In a strong indication that the Trump administration is preparing for the next phase of the immigration battle, the Department of Justice is now hiring lawyers to handle border wall litigation in South Texas.
The two attorney positions — which are advertised to pay between $53,062 and $138,790 — are to be based in the southern Texas towns of Brownsville and McAllen. Preferred candidates are to have “at least four (4) years of civil litigation experience in litigation of land condemnation cases, oil and gas disputes, and real estate matters,” according to the posting on USAJobs, adding that knowledge of the Spanish language “is helpful, but not required.”
The jobs were first posted in December, with the deadline for applications closing on March 5.
The attorneys will likely be tasked with eminent domain and other property seizure legalities — issues that will undoubtedly arise if President Donald Trump is able to move forward with construction of a wall on the southern border.
The federal government is on the 28th day of a partial shutdown — the longest in U.S. history. Trump is demanding Congress send him a budget that includes $5.7 billion in funding for 200-plus miles of new and replacement barriers on the U.S.-Mexico border, but liberal lawmakers have stood sharply opposed to the proposal.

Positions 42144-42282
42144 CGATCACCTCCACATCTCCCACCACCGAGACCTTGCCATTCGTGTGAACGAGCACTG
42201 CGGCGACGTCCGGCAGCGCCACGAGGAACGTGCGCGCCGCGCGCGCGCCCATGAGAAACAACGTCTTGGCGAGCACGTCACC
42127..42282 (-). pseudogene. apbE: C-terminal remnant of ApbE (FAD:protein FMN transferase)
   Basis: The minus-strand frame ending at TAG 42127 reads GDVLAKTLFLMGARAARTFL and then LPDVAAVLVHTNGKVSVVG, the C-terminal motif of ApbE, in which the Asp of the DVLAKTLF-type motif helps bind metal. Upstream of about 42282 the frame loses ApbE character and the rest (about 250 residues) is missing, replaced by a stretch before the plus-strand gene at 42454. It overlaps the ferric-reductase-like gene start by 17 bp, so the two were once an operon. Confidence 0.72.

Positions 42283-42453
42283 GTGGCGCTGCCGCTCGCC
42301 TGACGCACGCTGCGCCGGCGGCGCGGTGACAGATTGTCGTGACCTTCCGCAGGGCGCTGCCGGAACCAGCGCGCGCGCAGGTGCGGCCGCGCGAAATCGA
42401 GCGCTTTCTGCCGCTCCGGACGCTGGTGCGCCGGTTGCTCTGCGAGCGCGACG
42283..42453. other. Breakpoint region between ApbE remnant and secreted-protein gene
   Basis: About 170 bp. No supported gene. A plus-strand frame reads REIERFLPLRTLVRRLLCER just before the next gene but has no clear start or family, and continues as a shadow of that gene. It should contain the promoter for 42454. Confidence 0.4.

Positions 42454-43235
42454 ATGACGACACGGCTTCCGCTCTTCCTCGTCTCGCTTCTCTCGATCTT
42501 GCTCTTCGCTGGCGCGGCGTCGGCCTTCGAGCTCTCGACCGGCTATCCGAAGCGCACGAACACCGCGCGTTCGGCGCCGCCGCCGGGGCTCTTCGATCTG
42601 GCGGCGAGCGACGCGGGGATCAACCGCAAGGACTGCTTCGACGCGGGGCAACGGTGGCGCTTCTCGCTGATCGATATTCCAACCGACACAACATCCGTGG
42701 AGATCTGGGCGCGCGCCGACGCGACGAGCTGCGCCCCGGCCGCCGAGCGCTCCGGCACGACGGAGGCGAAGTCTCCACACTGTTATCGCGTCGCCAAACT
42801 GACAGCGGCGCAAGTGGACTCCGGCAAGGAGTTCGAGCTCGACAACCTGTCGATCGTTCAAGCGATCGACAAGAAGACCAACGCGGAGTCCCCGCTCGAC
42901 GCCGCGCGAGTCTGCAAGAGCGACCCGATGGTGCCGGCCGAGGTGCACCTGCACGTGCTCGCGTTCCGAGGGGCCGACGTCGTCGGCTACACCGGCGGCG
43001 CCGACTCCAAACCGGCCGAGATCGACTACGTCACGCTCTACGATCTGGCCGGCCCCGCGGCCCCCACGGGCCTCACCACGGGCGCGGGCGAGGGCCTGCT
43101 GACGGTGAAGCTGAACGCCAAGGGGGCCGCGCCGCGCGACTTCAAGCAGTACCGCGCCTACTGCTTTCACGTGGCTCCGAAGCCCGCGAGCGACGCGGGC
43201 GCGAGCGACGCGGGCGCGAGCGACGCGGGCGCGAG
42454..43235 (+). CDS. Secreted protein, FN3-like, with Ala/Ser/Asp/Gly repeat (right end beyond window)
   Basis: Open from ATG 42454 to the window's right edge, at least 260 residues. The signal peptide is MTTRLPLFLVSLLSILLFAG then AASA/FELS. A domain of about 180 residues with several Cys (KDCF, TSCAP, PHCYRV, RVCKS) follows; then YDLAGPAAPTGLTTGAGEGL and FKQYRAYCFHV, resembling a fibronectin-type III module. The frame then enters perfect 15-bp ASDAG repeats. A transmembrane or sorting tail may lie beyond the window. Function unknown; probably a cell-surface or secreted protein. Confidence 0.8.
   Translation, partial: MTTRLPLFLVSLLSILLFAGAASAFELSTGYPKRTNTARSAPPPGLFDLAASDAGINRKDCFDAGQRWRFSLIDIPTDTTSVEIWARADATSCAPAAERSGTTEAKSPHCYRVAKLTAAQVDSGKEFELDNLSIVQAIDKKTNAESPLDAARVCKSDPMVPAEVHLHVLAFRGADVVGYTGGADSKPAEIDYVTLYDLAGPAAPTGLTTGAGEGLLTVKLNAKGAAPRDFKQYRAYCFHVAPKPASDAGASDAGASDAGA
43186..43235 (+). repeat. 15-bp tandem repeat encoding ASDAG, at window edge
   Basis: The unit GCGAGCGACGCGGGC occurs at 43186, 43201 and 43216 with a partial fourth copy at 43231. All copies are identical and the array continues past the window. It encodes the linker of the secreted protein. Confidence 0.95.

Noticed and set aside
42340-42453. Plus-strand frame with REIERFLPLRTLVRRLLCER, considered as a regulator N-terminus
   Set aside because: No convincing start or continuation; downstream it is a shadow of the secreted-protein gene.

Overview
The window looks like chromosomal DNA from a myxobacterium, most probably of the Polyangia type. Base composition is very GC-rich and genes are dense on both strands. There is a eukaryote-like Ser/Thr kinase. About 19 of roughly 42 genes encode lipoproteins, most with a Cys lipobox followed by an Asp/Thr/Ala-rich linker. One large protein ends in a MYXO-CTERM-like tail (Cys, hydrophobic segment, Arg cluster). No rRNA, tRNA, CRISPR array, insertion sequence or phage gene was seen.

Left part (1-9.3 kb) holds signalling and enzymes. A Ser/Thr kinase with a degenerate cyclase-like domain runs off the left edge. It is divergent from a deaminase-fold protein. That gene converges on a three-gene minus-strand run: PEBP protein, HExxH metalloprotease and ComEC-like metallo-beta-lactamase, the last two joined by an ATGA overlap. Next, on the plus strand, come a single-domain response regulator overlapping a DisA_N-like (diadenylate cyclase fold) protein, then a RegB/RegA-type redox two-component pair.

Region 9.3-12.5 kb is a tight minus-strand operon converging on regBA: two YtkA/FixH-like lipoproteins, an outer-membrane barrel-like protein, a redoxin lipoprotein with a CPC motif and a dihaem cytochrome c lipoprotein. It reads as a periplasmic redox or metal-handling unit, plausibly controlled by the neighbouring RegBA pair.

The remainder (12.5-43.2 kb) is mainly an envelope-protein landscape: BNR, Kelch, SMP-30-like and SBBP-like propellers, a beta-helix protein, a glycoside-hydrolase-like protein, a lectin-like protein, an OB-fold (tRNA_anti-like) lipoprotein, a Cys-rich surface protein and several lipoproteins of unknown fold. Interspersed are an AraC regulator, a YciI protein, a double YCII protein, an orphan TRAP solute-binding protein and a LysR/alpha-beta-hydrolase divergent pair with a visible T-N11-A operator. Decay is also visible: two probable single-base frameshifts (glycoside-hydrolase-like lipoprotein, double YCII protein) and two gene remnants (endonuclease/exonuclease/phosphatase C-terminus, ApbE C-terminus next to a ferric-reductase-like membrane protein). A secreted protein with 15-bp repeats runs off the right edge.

The budget standoff between the president and Democratic leaders has reached a fever pitch.
House Speaker Nancy Pelosi on Wednesday told reporters she would delay the State of the Union address, an annual speech by the president that is held in the House of Representatives, because of the government shutdown. Trump responded the following day by cancelling Pelosi’s planned trip to Europe and the Middle East. Trump’s letter reportedly came minutes before the speaker and Democratic staffers were to board a bus for the trip.
Trump, however, told Pelosi she was free to fly commercial if she so chooses.
Should the White House ultimately prevail in the border wall fight, the administration would then have to negotiate with property owners who reside on the wall’s path. While the law typically favors the government in eminent domain cases, property owners could possibly drag out court cases for over a decade.
“Eminent domain is something that has to be used, usually you would say for anything that’s long, like a road, like a pipeline or like a wall or a fence,” Trump told reporters earlier in January in the Rose Garden. He made clear that the White House would wield eminent domain authority only if landowners refuse to sell the land needed for the wall, and he pledged that all landholders would receive fair prices.
“I think it’s a fair process. I think it’s a process that’s very necessary, but I think it’s fair,” he explained. “A lot of times we’ll make a deal, and I would say a good percentage of time we’re making deals.”
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